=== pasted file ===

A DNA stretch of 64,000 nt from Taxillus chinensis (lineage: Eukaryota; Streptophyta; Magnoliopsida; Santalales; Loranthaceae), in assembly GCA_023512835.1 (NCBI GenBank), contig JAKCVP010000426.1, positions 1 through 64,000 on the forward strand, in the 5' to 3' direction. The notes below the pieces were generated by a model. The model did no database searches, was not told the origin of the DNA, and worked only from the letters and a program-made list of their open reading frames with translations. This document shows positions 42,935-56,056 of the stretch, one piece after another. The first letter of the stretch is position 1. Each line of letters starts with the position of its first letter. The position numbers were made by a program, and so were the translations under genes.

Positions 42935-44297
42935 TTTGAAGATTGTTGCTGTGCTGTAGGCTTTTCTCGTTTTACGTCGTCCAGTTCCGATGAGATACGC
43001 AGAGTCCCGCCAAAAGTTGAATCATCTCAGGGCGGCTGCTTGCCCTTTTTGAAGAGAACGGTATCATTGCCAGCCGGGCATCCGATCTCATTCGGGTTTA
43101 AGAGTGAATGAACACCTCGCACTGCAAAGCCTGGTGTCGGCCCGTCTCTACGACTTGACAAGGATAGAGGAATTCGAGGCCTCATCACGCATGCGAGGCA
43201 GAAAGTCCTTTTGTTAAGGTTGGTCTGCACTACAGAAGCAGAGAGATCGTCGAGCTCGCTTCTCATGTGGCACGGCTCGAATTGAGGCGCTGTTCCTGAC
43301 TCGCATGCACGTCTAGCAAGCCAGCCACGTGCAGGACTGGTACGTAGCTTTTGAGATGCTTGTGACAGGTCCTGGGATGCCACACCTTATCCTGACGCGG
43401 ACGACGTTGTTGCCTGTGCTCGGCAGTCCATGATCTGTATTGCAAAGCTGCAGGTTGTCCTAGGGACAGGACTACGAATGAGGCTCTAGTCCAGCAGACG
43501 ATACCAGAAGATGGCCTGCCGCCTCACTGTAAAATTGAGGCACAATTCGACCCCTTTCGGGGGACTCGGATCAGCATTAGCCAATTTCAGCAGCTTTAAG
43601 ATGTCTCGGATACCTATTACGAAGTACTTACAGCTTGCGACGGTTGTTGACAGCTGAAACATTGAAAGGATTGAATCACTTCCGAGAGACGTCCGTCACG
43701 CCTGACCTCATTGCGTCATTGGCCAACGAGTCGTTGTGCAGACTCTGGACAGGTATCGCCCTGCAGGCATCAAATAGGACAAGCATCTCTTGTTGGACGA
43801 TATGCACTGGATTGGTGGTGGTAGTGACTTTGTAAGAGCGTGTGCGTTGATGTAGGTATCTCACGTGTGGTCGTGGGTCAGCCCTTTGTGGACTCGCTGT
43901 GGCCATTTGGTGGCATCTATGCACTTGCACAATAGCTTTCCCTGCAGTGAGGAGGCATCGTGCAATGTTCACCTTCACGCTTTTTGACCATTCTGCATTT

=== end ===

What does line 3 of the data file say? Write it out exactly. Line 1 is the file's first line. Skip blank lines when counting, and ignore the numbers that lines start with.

42935 TTTGAAGATTGTTGCTGTGCTGTAGGCTTTTCTCGTTTTACGTCGTCCAGTTCCGATGAGATACGC